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Helpful vs. Unhelpful

When it comes to your perspective on food, most people label food as either good or bad.

This labelling of good or bad can have quite a negative mental impact and can make it harder to attain your goals. Labelling food as bad usually brings with it a whole Pandora's box of guilt, shame and negativity towards both the food and also yourself for actually eating it. These negative feelings and self-talk can snowball and before you know it, you're way off track and are further away from attaining your goals.

How can we change these thoughts and negativity towards food and stay on track towards our goals?

Simple. Change your perspective. Label foods differently.

Instead of labelling foods as either good or bad, label them as helpful or unhelpful.

Being very clear on what your health and fitness goals are, is crucial for this to work.

For example, eating carbs for every meal is helpful for a marathon runner (because you can burn off all that fuel with your training), but for someone who has a desk job and wants fat loss, eating carbs for every meal is unhelpful. Conversely a low carb eating plan is very helpful for fat loss but unhelpful for running a marathon or any other endurance sport.

So, if your aim is fat loss and to be lean...the daily cereals and sandwiches are unhelpful because they're full of processed carbs that spike insulin sending you into 'storage mode'. And that commercial chocolate you're having every arvo at 3pm, it's not bad it's just unhelpful because it full of sugar and bad fats. Having a couple pieces of raw, dark, sugar free chocolate (find em at health food stores, loving earth is a good brand, or better yet, make your own!) a couple times a week is actually helpful because it has no nasty additives and is very nutrient dense (full of antioxidants!) plus it'll still satisfy a sweet craving. Remember, moderation not deprivation!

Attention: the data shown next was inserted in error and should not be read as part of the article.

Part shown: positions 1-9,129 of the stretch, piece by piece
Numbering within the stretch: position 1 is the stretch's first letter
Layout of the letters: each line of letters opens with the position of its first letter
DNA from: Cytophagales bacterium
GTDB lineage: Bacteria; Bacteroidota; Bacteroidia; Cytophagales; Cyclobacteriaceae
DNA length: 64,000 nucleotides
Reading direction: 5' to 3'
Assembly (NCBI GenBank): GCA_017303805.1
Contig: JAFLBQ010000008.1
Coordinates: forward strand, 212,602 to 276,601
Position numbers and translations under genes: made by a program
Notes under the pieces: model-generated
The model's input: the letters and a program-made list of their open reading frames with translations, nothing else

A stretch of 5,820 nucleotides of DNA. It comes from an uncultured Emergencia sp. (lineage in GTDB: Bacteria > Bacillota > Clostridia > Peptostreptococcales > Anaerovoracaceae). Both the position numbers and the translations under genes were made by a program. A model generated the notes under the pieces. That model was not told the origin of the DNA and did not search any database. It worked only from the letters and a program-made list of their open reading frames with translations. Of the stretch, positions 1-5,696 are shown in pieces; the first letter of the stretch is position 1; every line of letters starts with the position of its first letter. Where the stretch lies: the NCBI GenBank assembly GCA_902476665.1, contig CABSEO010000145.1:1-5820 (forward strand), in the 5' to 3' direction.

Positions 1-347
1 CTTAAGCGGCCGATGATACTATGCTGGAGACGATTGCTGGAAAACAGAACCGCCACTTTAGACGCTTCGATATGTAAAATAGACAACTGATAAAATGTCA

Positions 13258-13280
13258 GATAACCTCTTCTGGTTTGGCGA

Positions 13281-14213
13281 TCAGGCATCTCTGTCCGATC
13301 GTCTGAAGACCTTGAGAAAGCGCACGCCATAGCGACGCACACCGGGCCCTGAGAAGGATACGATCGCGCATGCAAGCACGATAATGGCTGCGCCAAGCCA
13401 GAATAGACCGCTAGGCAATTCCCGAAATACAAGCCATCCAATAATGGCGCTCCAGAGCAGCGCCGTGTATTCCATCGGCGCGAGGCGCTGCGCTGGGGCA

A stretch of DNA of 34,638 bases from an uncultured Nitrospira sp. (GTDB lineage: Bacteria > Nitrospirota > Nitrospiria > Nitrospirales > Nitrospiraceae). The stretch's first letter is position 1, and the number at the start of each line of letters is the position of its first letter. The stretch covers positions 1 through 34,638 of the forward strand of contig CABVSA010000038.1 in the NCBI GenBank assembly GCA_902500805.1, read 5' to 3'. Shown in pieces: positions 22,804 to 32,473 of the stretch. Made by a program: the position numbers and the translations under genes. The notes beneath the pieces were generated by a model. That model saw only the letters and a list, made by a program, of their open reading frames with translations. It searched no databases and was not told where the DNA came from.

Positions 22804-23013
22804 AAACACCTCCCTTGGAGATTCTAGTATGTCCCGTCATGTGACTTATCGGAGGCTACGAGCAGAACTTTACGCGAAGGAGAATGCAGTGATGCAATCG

Eating a high carb diet (eg: cereal for breaky, sandwich for lunch and pasta for dinner) when you have a sedentary lifestyle (do you sit at a desk all day?) is unhelpful when fat loss is your number one priority, because of the constant insulin/storage/spill-over effect and inability to burn off those carbs. But having a small bowl of pasta or some homemade mash potato as part of your post workout meal, or high carb day, is helpful because of the timing of those nutrients and the body's requirement for a carb refuel after training. If you have the odd higher carb meal on a non-training day that's not so bad as it's not excessive in the grand scheme of things (take into consideration your weekly calorie intake not just your daily intake).

We can also take certain foods that are traditionally unhelpful and turn them in to helpful foods (in relation to your fat loss goals). Take for example cakes, biscuits and other assorted baked goods. Traditionally they are unhelpful because they're made with white flour and lots of sugar (not helpful for fat loss at all!). Instead, you can turn them into helpful fat loss friendly foods by making the equivalent out of almond meal (high in healthy fats and protein) or coconut flour (higher in carbs but low GI, full of fiber and nutrient dense). There are a ton of great helpful recipes out there with these ingredients and most are sugar free too. So, it'll be win, win... Fat loss friendly, low carb baked goods that are nutritionally dense that will be helpful for you achieving your goals. You really can have your cake and eat it too!

As a side note, remember at the end of the day it's still about calories in vs. calories out. So, one piece may be nutrient dense and helpful, but eating the whole cake may not be because it's still calorie dense and calories coming in!

It's a matter of perspective and being clear on what goals you wish to achieve.

If you practice switching around your vocab and internal dialogue to helpful and unhelpful, I promise you'll find it extremely helpful!

#goodfood #badfood #mindset #eatingforfatloss

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